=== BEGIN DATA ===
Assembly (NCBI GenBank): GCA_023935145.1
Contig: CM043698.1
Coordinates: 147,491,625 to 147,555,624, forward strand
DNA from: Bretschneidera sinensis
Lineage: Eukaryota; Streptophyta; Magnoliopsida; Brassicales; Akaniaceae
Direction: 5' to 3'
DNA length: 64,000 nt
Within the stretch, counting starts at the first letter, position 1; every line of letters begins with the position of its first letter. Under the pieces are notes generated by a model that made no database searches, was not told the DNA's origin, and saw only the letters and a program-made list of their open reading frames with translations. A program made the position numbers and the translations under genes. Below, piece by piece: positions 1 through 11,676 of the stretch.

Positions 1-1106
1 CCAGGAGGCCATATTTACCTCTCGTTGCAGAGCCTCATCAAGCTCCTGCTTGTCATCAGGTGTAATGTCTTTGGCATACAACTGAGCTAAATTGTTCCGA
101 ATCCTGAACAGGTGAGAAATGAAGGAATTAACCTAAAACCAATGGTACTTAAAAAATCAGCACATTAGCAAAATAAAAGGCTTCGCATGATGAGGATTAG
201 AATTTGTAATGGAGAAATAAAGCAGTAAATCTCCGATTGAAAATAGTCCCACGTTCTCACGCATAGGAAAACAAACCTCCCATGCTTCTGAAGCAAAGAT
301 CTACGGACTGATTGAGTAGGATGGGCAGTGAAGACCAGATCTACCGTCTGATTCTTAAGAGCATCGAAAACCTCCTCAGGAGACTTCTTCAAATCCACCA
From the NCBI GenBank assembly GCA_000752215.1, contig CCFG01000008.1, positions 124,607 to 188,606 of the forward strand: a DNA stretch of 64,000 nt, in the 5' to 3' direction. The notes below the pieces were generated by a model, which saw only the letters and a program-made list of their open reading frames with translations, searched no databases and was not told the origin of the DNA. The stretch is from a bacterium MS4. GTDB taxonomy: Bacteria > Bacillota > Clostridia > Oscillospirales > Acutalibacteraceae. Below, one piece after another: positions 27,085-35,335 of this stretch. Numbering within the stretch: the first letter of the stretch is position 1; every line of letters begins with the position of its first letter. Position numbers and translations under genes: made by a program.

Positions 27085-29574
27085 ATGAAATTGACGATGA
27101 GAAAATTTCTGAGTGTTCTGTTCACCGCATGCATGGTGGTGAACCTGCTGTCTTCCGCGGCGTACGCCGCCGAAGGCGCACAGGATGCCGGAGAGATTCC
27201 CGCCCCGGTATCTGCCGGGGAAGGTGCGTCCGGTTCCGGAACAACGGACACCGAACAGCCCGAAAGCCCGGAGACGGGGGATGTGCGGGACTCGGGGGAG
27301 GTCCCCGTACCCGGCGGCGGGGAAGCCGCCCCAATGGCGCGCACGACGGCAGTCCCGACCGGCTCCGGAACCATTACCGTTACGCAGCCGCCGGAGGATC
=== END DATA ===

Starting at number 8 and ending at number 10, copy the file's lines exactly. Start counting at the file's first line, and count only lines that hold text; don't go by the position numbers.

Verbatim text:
Within the stretch, counting starts at the first letter, position 1; every line of letters begins with the position of its first letter. Under the pieces are notes generated by a model that made no database searches, was not told the DNA's origin, and saw only the letters and a program-made list of their open reading frames with translations. A program made the position numbers and the translations under genes. Below, piece by piece: positions 1 through 11,676 of the stretch.

Positions 1-1106
1 CCAGGAGGCCATATTTACCTCTCGTTGCAGAGCCTCATCAAGCTCCTGCTTGTCATCAGGTGTAATGTCTTTGGCATACAACTGAGCTAAATTGTTCCGA